DENVER A damaged storage tank owned by energy company Anadarko Petroleum Corp. has spilled an estimated 125 barrels of oil into the flood-swollen South Platte River in north-central Colorado, the state oil and gas commission said on Wednesday.
The statement provided few details of the spill beyond saying that the mishap occurred near the town of Milliken north of the confluence of the St. Vrain and South Platte rivers, and that Anadarko was responding by deploying absorbent booms on the river.
Todd Hartman, a spokesman for the Colorado Department of Natural Resources, the parent agency of the state oil and gas commission, said the substance released into the river was "condensate," a very light form of petroleum.
He said the spill was reported to the commission on Wednesday, but he was not sure when it occurred, and he had no additional information about it.
The incident marked "the first sizable report that we've been made aware of" regarding oil spills stemming from the extensive flooding in Colorado unleashed by a week of torrential downpours along the eastern slopes of the Rockies, Hartman said.
Separately, the Denver-based Kerr-McGee Oil and Gas Onshore company, a unit of Anadarko, reported on Tuesday the spill of an unknown volume of condensate into the South Platte on Tuesday from a 300-barrel-capacity storage tank.
Hartman said he was unaware of that incident, which was reported to the interagency National Response Center for oil and chemical spills as having been discovered on Tuesday. It was not immediately clear whether the two reports were related.
Anadarko revealed little additional information in a statement issued late Wednesday, saying, "To date we are aware of two tank batteries that were damaged by floodwaters and have associated light-oil releases."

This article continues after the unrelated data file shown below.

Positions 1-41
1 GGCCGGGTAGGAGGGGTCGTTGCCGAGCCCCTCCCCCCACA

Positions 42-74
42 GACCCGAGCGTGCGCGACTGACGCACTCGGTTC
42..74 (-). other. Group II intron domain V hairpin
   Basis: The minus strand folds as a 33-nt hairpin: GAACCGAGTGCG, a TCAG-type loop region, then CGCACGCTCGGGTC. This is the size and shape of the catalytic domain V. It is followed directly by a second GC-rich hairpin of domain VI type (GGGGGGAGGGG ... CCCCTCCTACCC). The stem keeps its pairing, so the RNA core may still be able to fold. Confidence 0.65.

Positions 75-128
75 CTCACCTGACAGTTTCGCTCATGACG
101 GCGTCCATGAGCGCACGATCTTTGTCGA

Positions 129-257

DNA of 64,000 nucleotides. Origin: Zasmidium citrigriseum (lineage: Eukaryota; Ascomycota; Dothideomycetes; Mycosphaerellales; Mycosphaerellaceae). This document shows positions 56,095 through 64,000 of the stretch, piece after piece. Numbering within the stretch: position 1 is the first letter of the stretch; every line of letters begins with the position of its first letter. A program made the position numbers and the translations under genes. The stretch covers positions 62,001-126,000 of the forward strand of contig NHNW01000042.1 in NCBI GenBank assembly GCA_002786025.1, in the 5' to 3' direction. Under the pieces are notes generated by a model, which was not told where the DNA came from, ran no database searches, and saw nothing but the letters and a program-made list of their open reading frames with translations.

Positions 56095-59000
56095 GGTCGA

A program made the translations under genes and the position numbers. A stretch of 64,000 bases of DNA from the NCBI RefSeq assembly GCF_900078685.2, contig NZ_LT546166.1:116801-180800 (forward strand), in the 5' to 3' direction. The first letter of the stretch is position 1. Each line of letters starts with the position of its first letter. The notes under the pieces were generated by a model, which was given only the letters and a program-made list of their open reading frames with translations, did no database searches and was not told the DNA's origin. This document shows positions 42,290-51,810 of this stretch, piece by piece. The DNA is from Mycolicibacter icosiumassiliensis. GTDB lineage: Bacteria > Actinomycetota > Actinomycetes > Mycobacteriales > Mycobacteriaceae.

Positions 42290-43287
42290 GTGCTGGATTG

The statement added that the spills occurred "in floodwaters associated with the South Platte River and the St. Vrain River", and said the company was working with state and federal agencies to contain and clean up the spills.
A company spokesman reached late Wednesday declined to give any further details.
The 125-barrel Anadarko spill pales in comparison to the 1,500 barrels of oil that were released into the Yellowstone River in 2011 when Exxon's Silvertip pipeline in Montana ruptured during heavy flooding in that region.
The recent flooding in Colorado has severely disrupted oil and natural gas operations during the past week in the fossil fuel-rich region of eastern Colorado known as the Denver-Julesberg Basin, forcing hundreds of wells to be idled.
Anadarko has said that some 650 of the 5,800 wells it operates in the region and 20 miles of its pipelines have been shut down as of Wednesday.
(Reporting by Keith Coffman in Denver and Matthew Robinson and Selam Gebrekidan in New York; Writing and additional reporting by Steve Gorman; Editing by Cynthia Johnston and Ken Wills)